By now you are well protected from the rain outside, but the last thing you want is to bring the rain with you.
Check out some waterproof clothing over here.
- Tip 6 – Bring along some waterproof clothing (shoes and jackets).
Create a Rainproof Area for your Clothes and Food
Again this is where a rain tarp comes in handy so I recommend you bring along two on your camping trip.
It’s important to have a dry area for your clothes. Anything that gets wet should not be crumpled up and thrown into the dark corner of your tent (unless you like the smell of mildew of course).
You rather want to hang your wet clothing on a clothes line under your tarp so they can dry.
As for your cooking area, I do not think I need to explain why it’s probably best to have a rain shelter. Hint: rain and fire do not go well together.
- Tip 7 – Use a rain tarp to protect your cooking/clothes drying area.
Add an Extra Layer of Insulation
When the ground is wet and cold you are going to want to add an extra layer of protection.
I recommend simply using a closed cell foam pad to put underneath your sleeping pad. This extra layer of protection is going to insulate your from the cold ground.
Read another one of my articles: keeping warm in a tent for some more information on this topic.
If you’ve got the space you can also look into an elevated sleeping cot, this way you can avoid the cold ground all together.
- Tip 8 – Use an extra layer of insulation under your sleeping pad.
Keep Your Firewood Dry
The easiest way to do this while camping in the rain, is to move your firewood underneath your car.
If you do not have a car with you, I’d recommend using one of your raincoats or tarps to cover your firewood.
This way once the rain has stopped, you’ll have some bone-dry wood to make a crackling hot fire.
- Tip 9 – Keep firewood dry underneath your car or under a rain jacket.
Start a Campfire in the Rain
Now that you have some dry wood from our previous tip, getting a fire started in light rain is actually not too hard.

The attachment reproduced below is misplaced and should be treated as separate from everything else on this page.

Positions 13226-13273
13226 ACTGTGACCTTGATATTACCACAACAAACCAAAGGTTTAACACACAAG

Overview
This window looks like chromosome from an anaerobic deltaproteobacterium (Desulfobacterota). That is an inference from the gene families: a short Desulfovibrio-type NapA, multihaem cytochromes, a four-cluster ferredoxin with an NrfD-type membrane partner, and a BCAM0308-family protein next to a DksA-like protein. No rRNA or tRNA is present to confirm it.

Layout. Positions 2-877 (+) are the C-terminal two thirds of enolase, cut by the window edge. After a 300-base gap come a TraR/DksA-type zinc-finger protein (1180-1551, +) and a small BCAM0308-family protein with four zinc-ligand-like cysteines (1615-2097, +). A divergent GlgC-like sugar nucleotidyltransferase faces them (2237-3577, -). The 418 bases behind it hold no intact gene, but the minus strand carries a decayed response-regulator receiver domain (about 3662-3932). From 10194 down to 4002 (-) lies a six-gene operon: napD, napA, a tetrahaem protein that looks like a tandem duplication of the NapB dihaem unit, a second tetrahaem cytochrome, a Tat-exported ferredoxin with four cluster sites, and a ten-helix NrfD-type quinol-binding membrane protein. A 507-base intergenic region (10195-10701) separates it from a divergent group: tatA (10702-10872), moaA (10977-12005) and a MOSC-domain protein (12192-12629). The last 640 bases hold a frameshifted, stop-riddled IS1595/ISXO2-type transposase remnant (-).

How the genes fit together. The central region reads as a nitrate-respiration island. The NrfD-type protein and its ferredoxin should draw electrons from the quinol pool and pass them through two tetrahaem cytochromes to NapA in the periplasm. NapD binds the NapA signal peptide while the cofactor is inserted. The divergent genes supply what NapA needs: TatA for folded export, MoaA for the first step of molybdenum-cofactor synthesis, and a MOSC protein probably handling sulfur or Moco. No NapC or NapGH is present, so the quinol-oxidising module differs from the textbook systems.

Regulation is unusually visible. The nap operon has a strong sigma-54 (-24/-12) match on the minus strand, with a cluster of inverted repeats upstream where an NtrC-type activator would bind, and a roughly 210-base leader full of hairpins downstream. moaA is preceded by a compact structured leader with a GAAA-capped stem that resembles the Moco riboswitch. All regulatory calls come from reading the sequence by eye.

Especially if you use a product called Instafire. This is an eco-friendly version of firelighters made from recycled wood, volcanic rock, and a new, patented blend of food-grade paraffin wax.
Once lit Instafire burns for 25 minutes and will sustain winds up to 30 mph, burning up to 1000 degrees Fahrenheit.
Add some of your dry wood on top of this and you’ll have solid campfire, even in light rainy conditions.
- Tip 10 – Use Instafire to make campfires in the rain.
Use a Rug at your Tent Entry
This tip should not be overlooked. Something as simple as keeping a rug at your tents entrance will greatly increase your comfort level whilst camping in rain.
Remember when things get wet, things get muddy.
The last thing you want to do is bring that mud inside of your tent.
An entrance rug will allow you to wipe of your shoes before stepping inside of your tent.
- Tip 11 – Put a rug at the entrance of your tent.
Create a Covered Entrance to Your Tent
Another cool tip for when you camp in the rain, is to have a separate covered entrance infronmt of your tent.
This area is perfect to keep ypour wet shoes and any other smaller items you dont actually want inside your sleeping area.
Some tents come with this entrance built into their design.
If you don’t have one of these tents you can use the Free Soldier rain tarp to recreate this.
- Tip 12 – Create a covered entrance to your tent.
Use Some Hand Warmers
Hand warmers are great to put inside your shoes or to simply just hold in your hands.
Keeping your hands warm is essential to complete many of the tasks required while camping. For example cooking or tying knots are close to impossible with freezing hands.
Pop some hand warmers in your jacket pockets and whenever you feel the cold rainy weather getting to your hands, you know what to do!
- Tip 13 – Put some hand warmers in your pockets
Light up your Campsite
Something I love doing is lighting up my campsite, especially in the rain, I absolutely love the reflection effect!
One idea is to attach reflectors to the trees surrounding your tent, this way if your return to camp in the dark you’ll know where you’re at.
Once you are settled, I recommend lighting tea candles and putting them inside mason jars, you can thank me later!
- Tip 14 – Light up your campsite.
Use Ziplock Bags for Electronics
For extra protection against the rain, I recommend ziplocking all your important electronics.